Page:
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FILE (Photo by Mario Tama/Getty Images)
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Utah Health Dept. Reports 827 New COVID-19 Cases, No New Deaths

FILE (Photo by Mario Tama/Getty Images)

SALT LAKE CITY, Utah – The Utah Department of Health has reported 827 new cases of COVID-19 and no new deaths.

There are currently 167 patients hospitalized with the virus.

The latest report shows a decline in both new cases and hospitalizations. However, the rolling seven-day average for percent of positive laboratory tests remains steady at 14%. The rolling seven-day average for positive tests is 1,001 per day.

The state has tested 817,461 people so far, and 71,442 of those tests returned positive. There have been a total of 1,055,359 tests administered.

Currently, there are 167 patients hospitalized, 66 of which are in intensive care units. Another 66 patients are hospitalized as COVID-19 persons under investigation. According to, 45.4% of all non-ICU beds and 64.6% of all ICU beds in Utah hospitals are occupied.

A total of 453 Utahns have died as a result of the virus.

The state is considering 54,530 cases as recovered, meaning those patients received a positive diagnoses more than three weeks ago and they have not died.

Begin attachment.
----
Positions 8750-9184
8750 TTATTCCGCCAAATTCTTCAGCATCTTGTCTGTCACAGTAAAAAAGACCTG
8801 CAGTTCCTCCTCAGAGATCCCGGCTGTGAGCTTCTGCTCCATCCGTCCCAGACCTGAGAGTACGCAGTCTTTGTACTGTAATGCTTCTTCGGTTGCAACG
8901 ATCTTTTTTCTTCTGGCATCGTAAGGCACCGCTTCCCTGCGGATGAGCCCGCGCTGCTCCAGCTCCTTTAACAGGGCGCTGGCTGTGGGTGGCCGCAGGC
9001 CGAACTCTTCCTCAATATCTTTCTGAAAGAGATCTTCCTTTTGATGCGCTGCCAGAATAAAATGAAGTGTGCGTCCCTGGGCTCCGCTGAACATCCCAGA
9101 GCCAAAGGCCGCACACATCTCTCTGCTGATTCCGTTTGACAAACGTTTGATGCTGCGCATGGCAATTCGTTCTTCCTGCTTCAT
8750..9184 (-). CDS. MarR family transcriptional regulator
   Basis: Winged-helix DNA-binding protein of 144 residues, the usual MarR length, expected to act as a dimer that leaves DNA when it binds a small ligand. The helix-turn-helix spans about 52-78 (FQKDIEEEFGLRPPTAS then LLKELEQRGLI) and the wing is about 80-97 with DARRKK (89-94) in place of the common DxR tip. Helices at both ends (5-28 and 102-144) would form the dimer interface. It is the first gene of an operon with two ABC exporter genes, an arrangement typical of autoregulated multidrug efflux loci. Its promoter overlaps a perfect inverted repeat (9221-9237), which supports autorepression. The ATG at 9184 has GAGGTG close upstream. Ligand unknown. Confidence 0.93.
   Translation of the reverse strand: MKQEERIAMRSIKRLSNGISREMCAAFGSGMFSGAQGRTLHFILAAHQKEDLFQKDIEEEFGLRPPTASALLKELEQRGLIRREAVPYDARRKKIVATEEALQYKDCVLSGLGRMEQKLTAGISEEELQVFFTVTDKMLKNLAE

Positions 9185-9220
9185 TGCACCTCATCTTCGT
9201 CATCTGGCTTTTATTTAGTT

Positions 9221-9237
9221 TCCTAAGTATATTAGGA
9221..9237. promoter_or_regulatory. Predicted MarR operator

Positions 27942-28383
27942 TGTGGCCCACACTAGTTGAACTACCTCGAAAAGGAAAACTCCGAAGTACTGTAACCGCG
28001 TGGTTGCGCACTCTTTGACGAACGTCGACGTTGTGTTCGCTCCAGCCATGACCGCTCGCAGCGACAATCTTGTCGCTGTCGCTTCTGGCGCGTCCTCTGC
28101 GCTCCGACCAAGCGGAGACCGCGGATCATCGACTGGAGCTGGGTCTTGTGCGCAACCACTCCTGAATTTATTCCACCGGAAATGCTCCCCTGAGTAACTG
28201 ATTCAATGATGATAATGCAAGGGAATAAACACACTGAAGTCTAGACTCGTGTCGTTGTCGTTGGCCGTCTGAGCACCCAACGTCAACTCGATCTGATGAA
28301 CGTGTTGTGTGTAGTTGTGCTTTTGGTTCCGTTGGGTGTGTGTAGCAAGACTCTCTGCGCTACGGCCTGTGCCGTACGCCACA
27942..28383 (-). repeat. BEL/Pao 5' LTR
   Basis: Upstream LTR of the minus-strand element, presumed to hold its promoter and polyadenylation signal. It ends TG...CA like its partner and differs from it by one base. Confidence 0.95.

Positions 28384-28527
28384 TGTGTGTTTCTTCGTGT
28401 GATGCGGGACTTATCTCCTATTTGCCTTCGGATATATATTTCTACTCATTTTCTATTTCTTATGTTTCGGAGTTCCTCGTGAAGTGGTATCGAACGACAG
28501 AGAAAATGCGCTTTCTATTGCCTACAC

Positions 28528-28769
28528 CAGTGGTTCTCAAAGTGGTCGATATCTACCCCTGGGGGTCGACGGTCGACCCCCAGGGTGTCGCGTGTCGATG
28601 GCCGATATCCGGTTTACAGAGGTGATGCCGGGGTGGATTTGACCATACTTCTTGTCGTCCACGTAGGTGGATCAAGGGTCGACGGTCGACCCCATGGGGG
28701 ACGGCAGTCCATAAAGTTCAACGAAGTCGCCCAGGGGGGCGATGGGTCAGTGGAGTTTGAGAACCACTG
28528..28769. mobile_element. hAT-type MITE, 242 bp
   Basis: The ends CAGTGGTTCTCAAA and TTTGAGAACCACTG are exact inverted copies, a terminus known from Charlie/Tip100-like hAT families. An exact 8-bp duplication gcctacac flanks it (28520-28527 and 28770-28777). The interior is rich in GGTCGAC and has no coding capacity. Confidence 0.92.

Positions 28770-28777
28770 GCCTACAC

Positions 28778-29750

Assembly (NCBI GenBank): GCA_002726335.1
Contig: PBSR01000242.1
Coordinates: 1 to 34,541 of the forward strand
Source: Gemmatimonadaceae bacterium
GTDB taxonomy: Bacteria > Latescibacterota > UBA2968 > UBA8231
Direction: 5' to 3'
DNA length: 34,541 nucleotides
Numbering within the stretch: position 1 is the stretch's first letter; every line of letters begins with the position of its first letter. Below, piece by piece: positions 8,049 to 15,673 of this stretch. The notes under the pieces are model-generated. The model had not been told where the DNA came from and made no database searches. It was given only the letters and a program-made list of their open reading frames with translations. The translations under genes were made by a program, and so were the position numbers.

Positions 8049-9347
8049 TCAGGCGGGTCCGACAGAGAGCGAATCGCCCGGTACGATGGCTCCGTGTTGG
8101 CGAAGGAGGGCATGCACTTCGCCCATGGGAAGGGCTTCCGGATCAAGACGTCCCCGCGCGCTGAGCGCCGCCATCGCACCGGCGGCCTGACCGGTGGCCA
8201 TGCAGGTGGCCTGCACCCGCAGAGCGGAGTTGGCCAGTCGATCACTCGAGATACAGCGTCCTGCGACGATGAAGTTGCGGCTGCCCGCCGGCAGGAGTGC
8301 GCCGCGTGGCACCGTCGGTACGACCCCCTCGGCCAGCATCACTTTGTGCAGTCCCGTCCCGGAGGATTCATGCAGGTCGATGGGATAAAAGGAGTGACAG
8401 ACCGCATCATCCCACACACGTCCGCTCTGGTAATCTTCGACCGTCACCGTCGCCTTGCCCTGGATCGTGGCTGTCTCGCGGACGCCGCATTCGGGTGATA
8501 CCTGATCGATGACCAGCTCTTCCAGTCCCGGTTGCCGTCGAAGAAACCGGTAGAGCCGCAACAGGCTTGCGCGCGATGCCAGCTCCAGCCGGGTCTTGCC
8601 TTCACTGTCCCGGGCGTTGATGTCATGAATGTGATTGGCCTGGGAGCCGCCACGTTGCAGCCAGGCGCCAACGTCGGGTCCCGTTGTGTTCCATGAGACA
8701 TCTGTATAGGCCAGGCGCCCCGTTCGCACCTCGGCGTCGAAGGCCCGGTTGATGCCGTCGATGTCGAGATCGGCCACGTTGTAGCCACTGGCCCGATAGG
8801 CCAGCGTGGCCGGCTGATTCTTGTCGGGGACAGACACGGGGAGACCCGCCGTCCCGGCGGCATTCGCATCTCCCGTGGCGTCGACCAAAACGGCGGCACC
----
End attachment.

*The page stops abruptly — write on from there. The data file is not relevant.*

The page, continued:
Coronavirus Resources

Have you or a family member been affected by coronavirus issues in Utah? KSL wants to hear from you. Contact KSL by emailing

What is COVID-19? Here’s What You Need To Know To Stay Healthy:

Latest coronavirus stories from KSL can be found at

Where in the world has the coronavirus already appeared? See the map:

Your Life Your Health: How can parents prepare their home, children against

How do I prevent it?

The CDC has some simple recommendations, most of which are the same for preventing other respiratory illnesses or the flu:

  • Avoid close contact with people who may be sick
  • Avoid touching your face
  • Stay home when you are sick
  • Cover your cough or sneeze with a tissue and then throw the tissue in the trash
  • Wash your hands often with soap and water for at least 20 seconds, especially after going to the bathroom, before eating, and after blowing your nose, coughing or sneezing. Always wash your hands with soap and water if your hands are visibly dirty.
  • If soap and water is not readily available, use an alcohol-based hand sanitizer with at least 60% alcohol.

The CDC does not recommend wearing a facemask respirator to protect yourself from coronavirus unless a healthcare professional recommends it.

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